Carbonyl cyanide m‐chlorophenyl hydrazone (CCCP) (Sigma) was used at a final concentration of 20 μM. Tetramethylrhodamine, methyl ester (TMRM) (Invitrogen) was used at a final concentration of 600 nM. Antibodies in Western blots were used to detect: parkin (1:20K), USP8 (1:2K), TOM20 (1:20K), STAM1 (1:5K), USP30 (1:2K), mitofusin 1 and 2 (1:2K) (Santa Cruz); Ub (1:10K) (Covance); COX1 (1:5K), Complex 1 (NDUFS3) (1:10K), DRP1 (1:5K), VDAC1 (1:10K) (Abcam); Tim23 (1:10K), Opa1 (1:5K) (BD Biosciences); PINK1 (1:2K) (Novus Biologicals); anti‐HA (1:20K) (Roche); FLAG (1:20K) (Sigma); STAM2 (1:5K), ataxin‐3 (1:20K), anti‐His, actin (Millipore); and USP2 (kind gift from Dr. Simon Wing, McGill). For immunofluorescence microscopy, TOM20 (Santa Cruz); PDH (E2), COX1 (Abcam), and anti‐HA (Roche) antibodies were used at a 1:1K dilution. GST‐parkin, FLAG‐parkin, and HA‐Ub plasmids were described previously (Durcan et al, 2011). FLAG‐HA‐USP8 (#22608) and His‐USP8Catalytic domain (#28115) were purchased from Addgene. Di‐ubiquitin conjugates, UbcH7, UbcH5b, His‐USP8 (full‐length), and all commercial DUBs were purchased from Boston Biochem, with the exception of USP15 and USP18 (Enzo Life Sciences). GST‐CHIP was a kind gift from Dr. L. Beitel (Lady Davis Institute). GST‐HHARI (RBR domain only) was kind gift of Dr. R. Klevit, (U. Washington). GST‐cIAP1 was kind gift of Dr. P. Barker (McGill).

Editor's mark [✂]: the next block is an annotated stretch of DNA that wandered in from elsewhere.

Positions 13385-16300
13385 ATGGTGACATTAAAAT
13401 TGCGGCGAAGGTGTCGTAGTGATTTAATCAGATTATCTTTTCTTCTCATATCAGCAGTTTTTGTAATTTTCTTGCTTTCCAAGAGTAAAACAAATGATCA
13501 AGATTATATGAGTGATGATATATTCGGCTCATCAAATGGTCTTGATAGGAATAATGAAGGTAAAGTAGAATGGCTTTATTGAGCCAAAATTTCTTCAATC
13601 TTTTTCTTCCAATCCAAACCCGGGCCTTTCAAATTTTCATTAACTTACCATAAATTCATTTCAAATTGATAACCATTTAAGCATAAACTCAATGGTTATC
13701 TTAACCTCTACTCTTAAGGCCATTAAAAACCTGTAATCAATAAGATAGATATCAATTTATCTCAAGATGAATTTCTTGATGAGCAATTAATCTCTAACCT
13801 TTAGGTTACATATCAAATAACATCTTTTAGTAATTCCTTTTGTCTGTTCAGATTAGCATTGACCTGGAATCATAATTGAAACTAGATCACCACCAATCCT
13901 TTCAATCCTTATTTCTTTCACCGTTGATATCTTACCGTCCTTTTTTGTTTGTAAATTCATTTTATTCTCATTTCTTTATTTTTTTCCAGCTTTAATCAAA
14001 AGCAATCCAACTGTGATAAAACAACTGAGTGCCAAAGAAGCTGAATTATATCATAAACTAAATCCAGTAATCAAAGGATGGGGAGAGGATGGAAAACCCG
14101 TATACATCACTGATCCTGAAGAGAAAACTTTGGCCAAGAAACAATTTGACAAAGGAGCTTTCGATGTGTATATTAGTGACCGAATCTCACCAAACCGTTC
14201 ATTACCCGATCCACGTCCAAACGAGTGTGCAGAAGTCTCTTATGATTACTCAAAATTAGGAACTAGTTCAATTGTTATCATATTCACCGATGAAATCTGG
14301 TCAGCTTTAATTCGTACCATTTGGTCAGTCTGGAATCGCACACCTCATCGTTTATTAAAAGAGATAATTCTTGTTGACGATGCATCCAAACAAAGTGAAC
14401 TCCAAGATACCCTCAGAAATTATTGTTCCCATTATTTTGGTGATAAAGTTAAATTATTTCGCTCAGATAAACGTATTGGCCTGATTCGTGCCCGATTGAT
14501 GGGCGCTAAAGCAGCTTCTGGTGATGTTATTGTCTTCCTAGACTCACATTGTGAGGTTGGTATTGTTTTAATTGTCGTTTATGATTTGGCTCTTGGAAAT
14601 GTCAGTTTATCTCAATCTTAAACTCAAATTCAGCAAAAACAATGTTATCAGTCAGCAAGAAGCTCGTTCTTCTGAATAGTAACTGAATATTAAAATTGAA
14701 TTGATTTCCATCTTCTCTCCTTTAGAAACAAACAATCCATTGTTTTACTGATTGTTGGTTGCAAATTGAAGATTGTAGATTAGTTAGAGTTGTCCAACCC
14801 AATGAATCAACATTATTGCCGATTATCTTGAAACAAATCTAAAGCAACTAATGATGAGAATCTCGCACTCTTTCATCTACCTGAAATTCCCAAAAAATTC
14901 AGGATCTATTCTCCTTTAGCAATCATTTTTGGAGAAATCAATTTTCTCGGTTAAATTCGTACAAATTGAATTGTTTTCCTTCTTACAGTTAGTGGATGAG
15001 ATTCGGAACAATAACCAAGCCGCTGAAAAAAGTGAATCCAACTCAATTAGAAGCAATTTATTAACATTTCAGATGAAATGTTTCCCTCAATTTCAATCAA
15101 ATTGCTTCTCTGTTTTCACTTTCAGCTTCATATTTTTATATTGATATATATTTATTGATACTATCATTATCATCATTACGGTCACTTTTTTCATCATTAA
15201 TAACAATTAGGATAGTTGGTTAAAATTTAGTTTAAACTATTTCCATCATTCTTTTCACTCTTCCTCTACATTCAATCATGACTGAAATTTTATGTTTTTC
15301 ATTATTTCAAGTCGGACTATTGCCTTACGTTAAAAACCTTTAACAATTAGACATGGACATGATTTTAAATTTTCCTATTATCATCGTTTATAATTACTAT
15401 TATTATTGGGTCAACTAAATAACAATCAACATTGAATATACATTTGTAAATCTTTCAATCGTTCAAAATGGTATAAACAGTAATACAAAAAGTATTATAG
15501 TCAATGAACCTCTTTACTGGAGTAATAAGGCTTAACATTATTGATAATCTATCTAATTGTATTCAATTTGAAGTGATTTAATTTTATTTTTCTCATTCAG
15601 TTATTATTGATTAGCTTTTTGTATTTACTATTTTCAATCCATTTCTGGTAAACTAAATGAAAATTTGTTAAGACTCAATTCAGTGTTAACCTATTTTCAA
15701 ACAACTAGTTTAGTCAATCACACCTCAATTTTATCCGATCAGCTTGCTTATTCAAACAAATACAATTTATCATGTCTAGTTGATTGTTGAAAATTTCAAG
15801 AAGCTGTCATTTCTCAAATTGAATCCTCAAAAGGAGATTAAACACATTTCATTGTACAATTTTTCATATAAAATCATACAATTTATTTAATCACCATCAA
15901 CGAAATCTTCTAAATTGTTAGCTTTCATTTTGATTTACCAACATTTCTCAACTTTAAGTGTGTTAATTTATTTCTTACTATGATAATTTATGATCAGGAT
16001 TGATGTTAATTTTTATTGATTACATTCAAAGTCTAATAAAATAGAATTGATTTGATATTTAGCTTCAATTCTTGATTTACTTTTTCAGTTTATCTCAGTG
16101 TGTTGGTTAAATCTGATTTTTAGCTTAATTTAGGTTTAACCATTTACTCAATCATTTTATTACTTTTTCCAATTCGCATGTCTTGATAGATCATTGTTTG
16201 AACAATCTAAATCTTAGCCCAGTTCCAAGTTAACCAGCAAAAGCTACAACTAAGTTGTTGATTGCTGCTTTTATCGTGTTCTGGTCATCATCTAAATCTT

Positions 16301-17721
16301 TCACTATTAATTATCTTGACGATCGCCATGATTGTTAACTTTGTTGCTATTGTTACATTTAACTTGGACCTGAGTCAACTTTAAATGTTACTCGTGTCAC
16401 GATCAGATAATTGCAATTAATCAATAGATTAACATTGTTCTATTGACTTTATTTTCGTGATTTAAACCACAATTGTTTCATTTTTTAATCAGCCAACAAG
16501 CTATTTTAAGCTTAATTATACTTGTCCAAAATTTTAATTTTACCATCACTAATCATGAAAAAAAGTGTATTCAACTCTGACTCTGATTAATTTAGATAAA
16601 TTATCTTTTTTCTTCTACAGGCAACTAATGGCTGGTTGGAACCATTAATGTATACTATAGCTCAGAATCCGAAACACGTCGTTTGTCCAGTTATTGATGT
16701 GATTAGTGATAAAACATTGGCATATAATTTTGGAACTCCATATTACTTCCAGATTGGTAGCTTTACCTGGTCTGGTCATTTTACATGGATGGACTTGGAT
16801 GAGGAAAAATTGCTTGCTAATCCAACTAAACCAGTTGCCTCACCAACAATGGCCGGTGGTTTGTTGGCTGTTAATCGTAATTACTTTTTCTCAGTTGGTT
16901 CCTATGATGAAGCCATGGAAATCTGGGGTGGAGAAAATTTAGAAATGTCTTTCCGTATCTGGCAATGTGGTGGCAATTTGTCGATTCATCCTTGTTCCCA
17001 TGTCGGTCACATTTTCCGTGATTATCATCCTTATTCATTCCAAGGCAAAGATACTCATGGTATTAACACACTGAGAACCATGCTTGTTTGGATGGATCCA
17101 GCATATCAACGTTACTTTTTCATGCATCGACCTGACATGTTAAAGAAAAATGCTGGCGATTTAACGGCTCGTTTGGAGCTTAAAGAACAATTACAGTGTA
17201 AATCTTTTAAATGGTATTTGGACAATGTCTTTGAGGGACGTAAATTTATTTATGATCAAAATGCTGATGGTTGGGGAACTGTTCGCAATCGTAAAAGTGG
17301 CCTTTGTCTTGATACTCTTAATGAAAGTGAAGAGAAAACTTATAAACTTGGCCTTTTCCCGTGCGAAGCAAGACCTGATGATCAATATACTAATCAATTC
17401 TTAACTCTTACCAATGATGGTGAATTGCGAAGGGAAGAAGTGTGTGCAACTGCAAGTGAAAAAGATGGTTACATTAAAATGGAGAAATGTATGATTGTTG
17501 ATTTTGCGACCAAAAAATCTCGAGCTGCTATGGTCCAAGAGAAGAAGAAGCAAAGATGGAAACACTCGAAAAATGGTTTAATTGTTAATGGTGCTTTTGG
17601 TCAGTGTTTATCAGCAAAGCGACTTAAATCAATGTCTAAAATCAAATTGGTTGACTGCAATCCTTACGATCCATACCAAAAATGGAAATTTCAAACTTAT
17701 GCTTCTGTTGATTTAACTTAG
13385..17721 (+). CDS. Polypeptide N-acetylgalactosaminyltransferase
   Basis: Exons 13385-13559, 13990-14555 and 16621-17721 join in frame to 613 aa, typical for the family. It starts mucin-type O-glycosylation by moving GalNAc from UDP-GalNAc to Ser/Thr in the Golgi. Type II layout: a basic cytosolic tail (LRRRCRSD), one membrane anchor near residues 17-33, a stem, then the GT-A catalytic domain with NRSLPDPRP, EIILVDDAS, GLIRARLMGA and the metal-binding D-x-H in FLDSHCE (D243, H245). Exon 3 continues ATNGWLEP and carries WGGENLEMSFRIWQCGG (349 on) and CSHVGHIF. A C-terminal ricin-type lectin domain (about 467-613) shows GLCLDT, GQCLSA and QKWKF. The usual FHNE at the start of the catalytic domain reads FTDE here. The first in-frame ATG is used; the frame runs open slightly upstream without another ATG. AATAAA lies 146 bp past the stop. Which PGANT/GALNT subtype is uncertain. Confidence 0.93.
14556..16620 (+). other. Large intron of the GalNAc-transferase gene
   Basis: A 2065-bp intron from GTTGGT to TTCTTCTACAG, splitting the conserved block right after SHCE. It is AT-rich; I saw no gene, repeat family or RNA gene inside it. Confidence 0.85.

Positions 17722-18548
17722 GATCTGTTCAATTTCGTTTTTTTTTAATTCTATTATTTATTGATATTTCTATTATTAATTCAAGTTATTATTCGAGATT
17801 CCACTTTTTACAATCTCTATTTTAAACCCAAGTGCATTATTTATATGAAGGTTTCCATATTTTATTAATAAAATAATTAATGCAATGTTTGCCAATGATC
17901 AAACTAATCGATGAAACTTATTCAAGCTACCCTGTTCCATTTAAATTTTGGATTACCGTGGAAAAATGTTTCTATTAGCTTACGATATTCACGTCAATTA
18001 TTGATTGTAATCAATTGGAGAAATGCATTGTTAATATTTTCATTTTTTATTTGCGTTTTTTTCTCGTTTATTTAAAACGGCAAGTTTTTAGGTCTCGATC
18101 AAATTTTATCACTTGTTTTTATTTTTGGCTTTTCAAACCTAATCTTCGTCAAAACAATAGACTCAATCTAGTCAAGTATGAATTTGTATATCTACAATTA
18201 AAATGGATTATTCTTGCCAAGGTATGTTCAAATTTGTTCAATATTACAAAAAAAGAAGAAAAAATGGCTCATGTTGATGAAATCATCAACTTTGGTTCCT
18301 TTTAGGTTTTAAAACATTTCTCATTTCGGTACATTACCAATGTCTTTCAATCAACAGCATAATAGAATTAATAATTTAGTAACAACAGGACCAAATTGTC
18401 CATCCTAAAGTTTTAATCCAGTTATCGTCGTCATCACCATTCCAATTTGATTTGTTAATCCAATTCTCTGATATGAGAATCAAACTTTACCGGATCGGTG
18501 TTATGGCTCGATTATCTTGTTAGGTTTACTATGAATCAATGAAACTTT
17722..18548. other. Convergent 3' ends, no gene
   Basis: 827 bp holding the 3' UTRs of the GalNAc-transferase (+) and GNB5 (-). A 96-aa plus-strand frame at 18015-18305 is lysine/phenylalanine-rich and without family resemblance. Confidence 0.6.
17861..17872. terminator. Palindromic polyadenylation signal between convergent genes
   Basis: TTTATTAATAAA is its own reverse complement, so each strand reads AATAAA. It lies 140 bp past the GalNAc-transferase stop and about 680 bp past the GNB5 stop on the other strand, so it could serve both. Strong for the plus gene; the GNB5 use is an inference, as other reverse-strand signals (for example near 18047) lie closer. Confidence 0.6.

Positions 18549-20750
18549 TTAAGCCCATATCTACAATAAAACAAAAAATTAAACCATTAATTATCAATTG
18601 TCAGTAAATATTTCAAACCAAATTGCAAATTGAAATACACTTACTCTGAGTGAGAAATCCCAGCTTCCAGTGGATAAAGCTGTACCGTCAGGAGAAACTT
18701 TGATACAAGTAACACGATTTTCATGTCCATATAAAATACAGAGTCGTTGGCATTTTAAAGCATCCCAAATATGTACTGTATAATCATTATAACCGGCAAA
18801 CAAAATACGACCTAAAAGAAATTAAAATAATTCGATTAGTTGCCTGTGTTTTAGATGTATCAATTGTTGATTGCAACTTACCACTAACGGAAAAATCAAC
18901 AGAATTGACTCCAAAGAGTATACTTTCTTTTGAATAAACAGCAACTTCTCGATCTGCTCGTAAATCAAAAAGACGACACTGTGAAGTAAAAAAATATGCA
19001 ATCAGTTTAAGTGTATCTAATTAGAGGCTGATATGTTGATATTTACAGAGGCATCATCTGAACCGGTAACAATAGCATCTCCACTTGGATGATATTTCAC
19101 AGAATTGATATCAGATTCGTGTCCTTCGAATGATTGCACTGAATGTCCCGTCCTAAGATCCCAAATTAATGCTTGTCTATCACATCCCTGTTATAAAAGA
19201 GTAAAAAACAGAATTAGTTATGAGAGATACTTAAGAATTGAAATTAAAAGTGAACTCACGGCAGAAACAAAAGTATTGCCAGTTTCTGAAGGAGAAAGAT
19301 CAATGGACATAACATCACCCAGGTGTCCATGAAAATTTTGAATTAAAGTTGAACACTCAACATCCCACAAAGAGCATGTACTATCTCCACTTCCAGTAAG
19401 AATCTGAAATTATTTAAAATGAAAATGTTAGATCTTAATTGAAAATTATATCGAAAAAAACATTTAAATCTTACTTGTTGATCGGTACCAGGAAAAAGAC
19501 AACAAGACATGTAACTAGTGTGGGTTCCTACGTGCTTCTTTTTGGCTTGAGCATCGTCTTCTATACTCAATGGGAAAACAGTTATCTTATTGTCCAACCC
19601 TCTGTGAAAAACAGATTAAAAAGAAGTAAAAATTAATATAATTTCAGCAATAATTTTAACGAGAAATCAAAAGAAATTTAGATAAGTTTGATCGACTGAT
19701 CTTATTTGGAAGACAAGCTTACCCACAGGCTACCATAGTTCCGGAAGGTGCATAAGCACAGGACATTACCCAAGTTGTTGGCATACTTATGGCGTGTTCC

siRNA oligos and libraries
A human ON‐TARGETplus Smartpool siRNA library was used to knockdown 87 putative DUBs (G‐104705‐01, Thermo Scientific). The AllStars negative control siRNA (1027280, Qiagen) was used for non‐targeting siRNA. The siRNAs used were USP8.1: SI00073017, USP8.2: SI00073024, USP8.3: SI00073031, USP8.4: SI03103604. SI00073024, ataxin‐3: SI00071113, USP30: SI03122714, and USP2: SI03246698 (Qiagen). USP8.2 was the USP8 siRNA used in assays to knockdown USP8. The siRNA oligos used to knockdown STAM 1 and 2 were as follows: